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Pre-cessation nicotine treatment. Jean-François ETTER Dr polit. sci, privat docent Institute de Médicine Sociale et Préventive Faculté de Médecine, Université de Genève Berne, September 13, 2006. Competing interests statement.

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Pre-cessation nicotine treatment

Jean-François ETTER

Dr polit. sci, privat docent

Institute de Médicine Sociale et Préventive

Faculté de Médecine, Université de Genève

Berne, September 13, 2006


Competing interests statement

The Institute of Social and Preventive Medicine of the University of Geneva has received:

  • trial medications (nicotine) from Pfizer,

  • grants from Novartis and Pfizer to develop computer-tailored smoking cessation counseling programs, led by JFE.


Nicotine replacement therapy for smoking cessation

  • Cochrane: 105 studies, n=32’000, 6-12 months

  • Modest success rates (7% over placebo)

  • In the long term, this effect is decreased by 30%

  • 60% of studies were funded by pharma industry

  • Industry-funded studies are twice as likely to find p>.05 results


Smoking reduction prior to quitting

  • Easier to quit if one smokes fewer cigarettes

  • Successful reduction may increase the feeling that stopping is possible

  • Many smokers prefer gradual vs. abrupt cessation

  • Spontaneous reduction + NRT use in smokers

  • Ambivalence, special group

  • Smokers must be treated like other addicts: have all of them do stg, either quit or reduce

  • Those not motivated to stop should not be excluded from treatment


New: « Cut down to stop »

  • NRT now licensed for « cut down to stop » (Pfizer term) in several countries

  • «…reducing the amount you smoke until you decideto give up completely. You should aim to do this in 6 months. » (Nicorette website)

  • New customers: smokers who use NRT for several months before they stop smoking

  • UK: NARS report (ASH: M. Raw, A. McNeill, R. West)

  • UK: NICE report in preparation

  • Where does the evidence come from ?


Long-term NRT-aided reduction in smokers not willing to quit

  • Review 19 studies (Hughes, Addiction 2005;100:1074)

  • NRT for 2-12 months (25th-75th percentiles)

  • Active Control RR

  • CPD reduced: 8-23 3-8 1.3-2.5

  • % reduced: 25-56% 13-26%

  • Achieved 50% reduc: 8-27% 2-22% 1.6-4.6


NARS report, NRT license for CDTS

  • Based on long-term NRT-aided reduction studies in smokers not motivated to stop…

  • ...but CDTS is licensed as a strategy to stop gradually

  • Recommendation CDTS for 6 months is arbitrary

  • CDTS not based on short-term pre-cessation NRT in smokers motivated to quit

  • … because 2-4 additional weeks of treatment not worth the effort of getting this approach licensed?


Short-term (1-2 weeks) pre-cessation NRT in smokers willing to quit: 3 studies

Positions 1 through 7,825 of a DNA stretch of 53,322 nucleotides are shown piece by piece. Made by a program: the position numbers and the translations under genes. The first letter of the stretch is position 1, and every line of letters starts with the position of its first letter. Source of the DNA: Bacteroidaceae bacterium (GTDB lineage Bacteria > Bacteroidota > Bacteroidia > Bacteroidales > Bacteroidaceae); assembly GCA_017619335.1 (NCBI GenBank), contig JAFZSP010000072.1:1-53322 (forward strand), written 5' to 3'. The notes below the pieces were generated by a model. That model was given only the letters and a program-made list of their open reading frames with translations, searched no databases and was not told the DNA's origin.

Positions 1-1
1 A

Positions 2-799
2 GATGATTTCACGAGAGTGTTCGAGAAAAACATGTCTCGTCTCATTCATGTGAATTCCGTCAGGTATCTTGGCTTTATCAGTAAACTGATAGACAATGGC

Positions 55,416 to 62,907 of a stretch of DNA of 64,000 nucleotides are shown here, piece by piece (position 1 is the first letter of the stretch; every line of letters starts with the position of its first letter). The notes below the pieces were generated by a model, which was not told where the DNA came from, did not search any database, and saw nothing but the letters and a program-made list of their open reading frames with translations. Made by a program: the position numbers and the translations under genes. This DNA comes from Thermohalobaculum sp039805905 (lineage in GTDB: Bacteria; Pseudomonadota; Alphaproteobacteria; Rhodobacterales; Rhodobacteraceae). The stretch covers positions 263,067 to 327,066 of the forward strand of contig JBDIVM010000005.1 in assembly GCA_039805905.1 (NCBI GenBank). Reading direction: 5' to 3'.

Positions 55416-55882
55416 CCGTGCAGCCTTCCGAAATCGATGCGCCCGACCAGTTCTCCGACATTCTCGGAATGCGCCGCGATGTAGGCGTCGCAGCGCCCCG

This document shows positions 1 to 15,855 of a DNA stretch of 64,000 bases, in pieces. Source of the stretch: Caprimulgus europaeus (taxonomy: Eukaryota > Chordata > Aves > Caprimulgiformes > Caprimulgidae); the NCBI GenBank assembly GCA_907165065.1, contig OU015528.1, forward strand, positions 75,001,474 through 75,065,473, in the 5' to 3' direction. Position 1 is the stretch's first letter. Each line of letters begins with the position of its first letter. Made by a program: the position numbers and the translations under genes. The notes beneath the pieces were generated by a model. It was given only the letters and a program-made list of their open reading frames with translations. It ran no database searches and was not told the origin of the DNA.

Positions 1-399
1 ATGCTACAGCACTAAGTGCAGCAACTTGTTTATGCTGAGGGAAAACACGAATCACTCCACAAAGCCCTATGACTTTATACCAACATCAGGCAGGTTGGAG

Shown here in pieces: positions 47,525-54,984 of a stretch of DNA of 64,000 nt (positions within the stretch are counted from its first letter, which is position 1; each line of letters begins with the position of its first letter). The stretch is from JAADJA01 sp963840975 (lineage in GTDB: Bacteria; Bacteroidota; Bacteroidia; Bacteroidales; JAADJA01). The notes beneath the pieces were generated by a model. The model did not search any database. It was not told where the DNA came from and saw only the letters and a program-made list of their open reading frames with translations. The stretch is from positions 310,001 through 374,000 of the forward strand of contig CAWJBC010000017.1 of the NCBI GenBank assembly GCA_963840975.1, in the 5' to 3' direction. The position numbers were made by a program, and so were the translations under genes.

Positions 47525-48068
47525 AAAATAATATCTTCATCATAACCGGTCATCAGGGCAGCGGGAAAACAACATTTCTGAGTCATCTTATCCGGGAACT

Shiffman 2006 study

  • Gradual cessation with NRT

  • N=3200

  • 2 or 4 mg gums or placebo for 4-8 weeks pre quit

  • NRT for 12 weeks post quit, up to 12 months

  • Results at 6 months (4 mg): OR = 6 (over placebo)

  • Presented at WCTOH, Washington, July 2006


Ongoing study in Geneva

  • Easier to quit if one smokes fewer cigarettes / day

  • 4 mg: strong taste

  • Poor compliance

  • Hypothesized mechanisms of pre-cessation NRT:- reduce cigarette consumption- increase N gums during first crucial days a after cessation- break automatic association nicotine = cigarette


Geneva study

  • Aim: test if treatment with 4 mg nicotine gums is more effective if it starts 4 weeks before the quit date

  • 2 groups compared: 1) gums 1 month before + 2 months after 2) gums 2 months after quit date

  • Randomized trial

  • No placebo


Geneva study

  • Gums sent by mail

  • No face-to-face counseling

  • Advice to use clinics, quitlines, web

  • 15+ cig./day.

  • GE + VD


Follow-up

  • 4 times

  • Quit date, end of treatment (2 mo), 1 yr, 5 yrs

  • Saliva cotinine after 12 months

  • CO at 12 months if quit and cotinine >10 ng/ml

  • 215 participants (September 13, 2006)

  • Follow-up rate: - 98% at quit date - 94% at end of treatment


Conclusions

  • Long –term NRT reduction increases quit rates in smokers not trying to quit

  • Short-term (1-2 weeks) pre-cessation NRT increases quit rates in smokers trying to quit (RR = 1.2 – 2.4)

  • Paradoxically, NRT is licensed pre-cessation (CDTS) for smokers who do not want to stop, but not for those who do


Implications

  • Smokers should be reminded that quitting is best

  • All smokers should receive treatment + support

  • Smokers who prefer gradual quitting may use NRT

  • Possibility that it may weaken the ‘not a puff’ message ?

  • Population impact ?

  • To increase quit rates we need to:- increases taxes- ban smoking in public places- advocacy- evidence-based media campaigns



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